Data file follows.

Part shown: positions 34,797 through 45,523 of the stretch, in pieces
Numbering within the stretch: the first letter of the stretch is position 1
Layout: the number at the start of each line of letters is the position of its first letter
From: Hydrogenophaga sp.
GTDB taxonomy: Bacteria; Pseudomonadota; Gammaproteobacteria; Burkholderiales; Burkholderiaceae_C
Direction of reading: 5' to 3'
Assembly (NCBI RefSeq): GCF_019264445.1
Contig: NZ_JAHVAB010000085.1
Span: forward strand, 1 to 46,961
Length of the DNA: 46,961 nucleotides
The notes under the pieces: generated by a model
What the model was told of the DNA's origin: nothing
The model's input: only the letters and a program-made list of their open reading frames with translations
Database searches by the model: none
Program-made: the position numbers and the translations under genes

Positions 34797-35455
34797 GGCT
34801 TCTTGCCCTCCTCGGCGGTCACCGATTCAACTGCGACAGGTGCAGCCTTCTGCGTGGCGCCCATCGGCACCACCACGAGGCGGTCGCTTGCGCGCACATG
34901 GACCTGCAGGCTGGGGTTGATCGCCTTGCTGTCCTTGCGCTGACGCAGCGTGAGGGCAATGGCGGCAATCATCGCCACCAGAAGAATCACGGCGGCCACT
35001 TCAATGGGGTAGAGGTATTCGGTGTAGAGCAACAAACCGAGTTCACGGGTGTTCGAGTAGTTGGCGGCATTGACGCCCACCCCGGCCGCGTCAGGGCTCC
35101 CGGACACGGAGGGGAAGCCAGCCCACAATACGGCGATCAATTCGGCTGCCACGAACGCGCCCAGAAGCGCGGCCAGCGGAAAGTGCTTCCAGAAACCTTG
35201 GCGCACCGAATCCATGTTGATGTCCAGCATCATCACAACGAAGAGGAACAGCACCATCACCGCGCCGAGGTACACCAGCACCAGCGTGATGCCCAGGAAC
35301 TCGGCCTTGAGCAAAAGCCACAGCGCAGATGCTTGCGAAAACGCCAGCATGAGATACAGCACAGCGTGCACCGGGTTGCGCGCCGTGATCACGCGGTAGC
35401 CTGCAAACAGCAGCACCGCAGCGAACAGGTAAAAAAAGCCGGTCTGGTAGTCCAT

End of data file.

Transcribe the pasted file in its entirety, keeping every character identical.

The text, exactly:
Part shown: positions 34,797 through 45,523 of the stretch, in pieces
Numbering within the stretch: the first letter of the stretch is position 1
Layout: the number at the start of each line of letters is the position of its first letter
From: Hydrogenophaga sp.
GTDB taxonomy: Bacteria; Pseudomonadota; Gammaproteobacteria; Burkholderiales; Burkholderiaceae_C
Direction of reading: 5' to 3'
Assembly (NCBI RefSeq): GCF_019264445.1
Contig: NZ_JAHVAB010000085.1
Span: forward strand, 1 to 46,961
Length of the DNA: 46,961 nucleotides
The notes under the pieces: generated by a model
What the model was told of the DNA's origin: nothing
The model's input: only the letters and a program-made list of their open reading frames with translations
Database searches by the model: none
Program-made: the position numbers and the translations under genes

Positions 34797-35455
34797 GGCT
34801 TCTTGCCCTCCTCGGCGGTCACCGATTCAACTGCGACAGGTGCAGCCTTCTGCGTGGCGCCCATCGGCACCACCACGAGGCGGTCGCTTGCGCGCACATG
34901 GACCTGCAGGCTGGGGTTGATCGCCTTGCTGTCCTTGCGCTGACGCAGCGTGAGGGCAATGGCGGCAATCATCGCCACCAGAAGAATCACGGCGGCCACT
35001 TCAATGGGGTAGAGGTATTCGGTGTAGAGCAACAAACCGAGTTCACGGGTGTTCGAGTAGTTGGCGGCATTGACGCCCACCCCGGCCGCGTCAGGGCTCC
35101 CGGACACGGAGGGGAAGCCAGCCCACAATACGGCGATCAATTCGGCTGCCACGAACGCGCCCAGAAGCGCGGCCAGCGGAAAGTGCTTCCAGAAACCTTG
35201 GCGCACCGAATCCATGTTGATGTCCAGCATCATCACAACGAAGAGGAACAGCACCATCACCGCGCCGAGGTACACCAGCACCAGCGTGATGCCCAGGAAC
35301 TCGGCCTTGAGCAAAAGCCACAGCGCAGATGCTTGCGAAAACGCCAGCATGAGATACAGCACAGCGTGCACCGGGTTGCGCGCCGTGATCACGCGGTAGC
35401 CTGCAAACAGCAGCACCGCAGCGAACAGGTAAAAAAAGCCGGTCTGGTAGTCCAT